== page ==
After completely reviewing the loan application and verifying documents, the lending institution offers a $150,000 mortgage to Jane. Since she has a good credit score, she can get good rates and terms. Jane also has to pay a loan origination fee of 1% of the mortgage, that is, $1500.

Frequently Asked Questions

What Is a Loan Origination System?

A Loan Origination System (LOS) is software that accepts loan applications and other inputs from the borrower. The lender uses it to process the loan application from start to end. LOS can include advanced tools such as eligibility engines, compliance tools, and record management. A LOS makes it easier for the lender to decide on loan approval. Since manual underwriting and loan processing is complex, most lending institutions use LOS these days.

How to Start Loan Origination?

To apply for a loan, the borrower must do a self-credit check. They must check if their credit score meets the requirement of a particular lender. If the borrower has bad credit, they must try to raise it by making on-time payments on their existing debts.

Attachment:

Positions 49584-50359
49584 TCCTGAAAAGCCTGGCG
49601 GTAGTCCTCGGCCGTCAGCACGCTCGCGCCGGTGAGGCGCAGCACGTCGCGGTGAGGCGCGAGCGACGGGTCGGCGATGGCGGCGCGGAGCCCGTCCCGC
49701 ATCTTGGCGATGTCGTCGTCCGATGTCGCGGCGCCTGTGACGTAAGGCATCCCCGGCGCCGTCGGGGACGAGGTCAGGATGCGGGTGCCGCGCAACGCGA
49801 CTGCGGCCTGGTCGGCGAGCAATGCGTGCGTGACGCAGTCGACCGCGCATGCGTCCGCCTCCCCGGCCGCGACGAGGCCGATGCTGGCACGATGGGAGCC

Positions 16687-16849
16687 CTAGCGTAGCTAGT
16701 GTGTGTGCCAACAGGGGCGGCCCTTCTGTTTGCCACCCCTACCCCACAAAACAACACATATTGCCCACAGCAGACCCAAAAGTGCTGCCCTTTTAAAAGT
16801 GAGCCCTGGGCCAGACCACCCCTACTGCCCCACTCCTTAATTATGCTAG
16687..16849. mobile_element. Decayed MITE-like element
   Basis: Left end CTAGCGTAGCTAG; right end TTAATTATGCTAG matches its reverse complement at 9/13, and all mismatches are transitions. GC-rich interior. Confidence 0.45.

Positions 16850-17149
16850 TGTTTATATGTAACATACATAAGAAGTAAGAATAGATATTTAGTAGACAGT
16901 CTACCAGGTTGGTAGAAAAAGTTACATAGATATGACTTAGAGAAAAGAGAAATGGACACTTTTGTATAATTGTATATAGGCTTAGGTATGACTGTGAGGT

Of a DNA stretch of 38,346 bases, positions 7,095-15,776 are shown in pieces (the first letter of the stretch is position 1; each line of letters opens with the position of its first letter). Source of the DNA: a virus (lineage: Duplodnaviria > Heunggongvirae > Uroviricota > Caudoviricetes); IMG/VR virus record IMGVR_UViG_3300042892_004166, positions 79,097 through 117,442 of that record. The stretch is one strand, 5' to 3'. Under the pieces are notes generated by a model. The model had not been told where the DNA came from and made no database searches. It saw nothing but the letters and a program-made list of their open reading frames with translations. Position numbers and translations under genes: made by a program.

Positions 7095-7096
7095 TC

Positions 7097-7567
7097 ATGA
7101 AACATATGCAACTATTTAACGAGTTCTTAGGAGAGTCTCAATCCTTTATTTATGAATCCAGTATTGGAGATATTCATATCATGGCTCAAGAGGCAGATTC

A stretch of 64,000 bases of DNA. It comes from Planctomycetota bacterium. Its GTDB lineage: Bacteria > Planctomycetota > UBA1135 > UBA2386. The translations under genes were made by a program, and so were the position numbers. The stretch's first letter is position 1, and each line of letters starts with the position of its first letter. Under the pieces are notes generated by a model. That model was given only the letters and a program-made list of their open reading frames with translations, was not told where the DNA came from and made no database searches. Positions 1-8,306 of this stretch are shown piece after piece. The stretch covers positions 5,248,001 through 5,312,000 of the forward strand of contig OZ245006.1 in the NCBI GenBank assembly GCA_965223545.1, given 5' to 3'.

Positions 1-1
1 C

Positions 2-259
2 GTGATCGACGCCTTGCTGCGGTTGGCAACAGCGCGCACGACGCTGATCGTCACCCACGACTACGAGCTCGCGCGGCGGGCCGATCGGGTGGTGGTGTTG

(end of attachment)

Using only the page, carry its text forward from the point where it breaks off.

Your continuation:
Besides that, the borrower must understand the different mortgage options available. To apply for a mortgage, the borrower must shop for lenders by comparing available options. After comparing different lenders, the borrower can apply for a mortgage to begin the loan origination.

How to Avoid Loan Origination Fees?

If the borrower can’t afford the loan origination fees, they can request the lender or seller for negotiation. If the borrower can’t pay the loan origination fee at all, they can ask the lender to waive it. Besides that, there are a few lenders that don’t have origination fees. These are the best options to avoid loan origination fees.

Who Gets the Loan Origination Fee?

A loan origination fee is around 0.5% to 1% of the loan amount. This fee is paid by the borrower to the lender. The lender charges this fee for preparing for the mortgage loan and all the stages involved in it.

What to Know for the Real Estate Exam

Loan origination is a multi-stage process involving all the steps the borrower must go through to obtain a mortgage. It is a lengthy process during which the loan application, verification of documents, approval, and closing takes place.

A loan originator charges a fee for this process, known as a loan origination fee. It starts with pre-qualification and ends with loan funding in case of approval. Loan origination also requires a fee that the loan originator charges; this is called an origination fee.

I hope that you’ve entirely understood how loan origination works. If you want to learn more about real estate definitions, browse our Real Estate Terms Guide.

Leave a Comment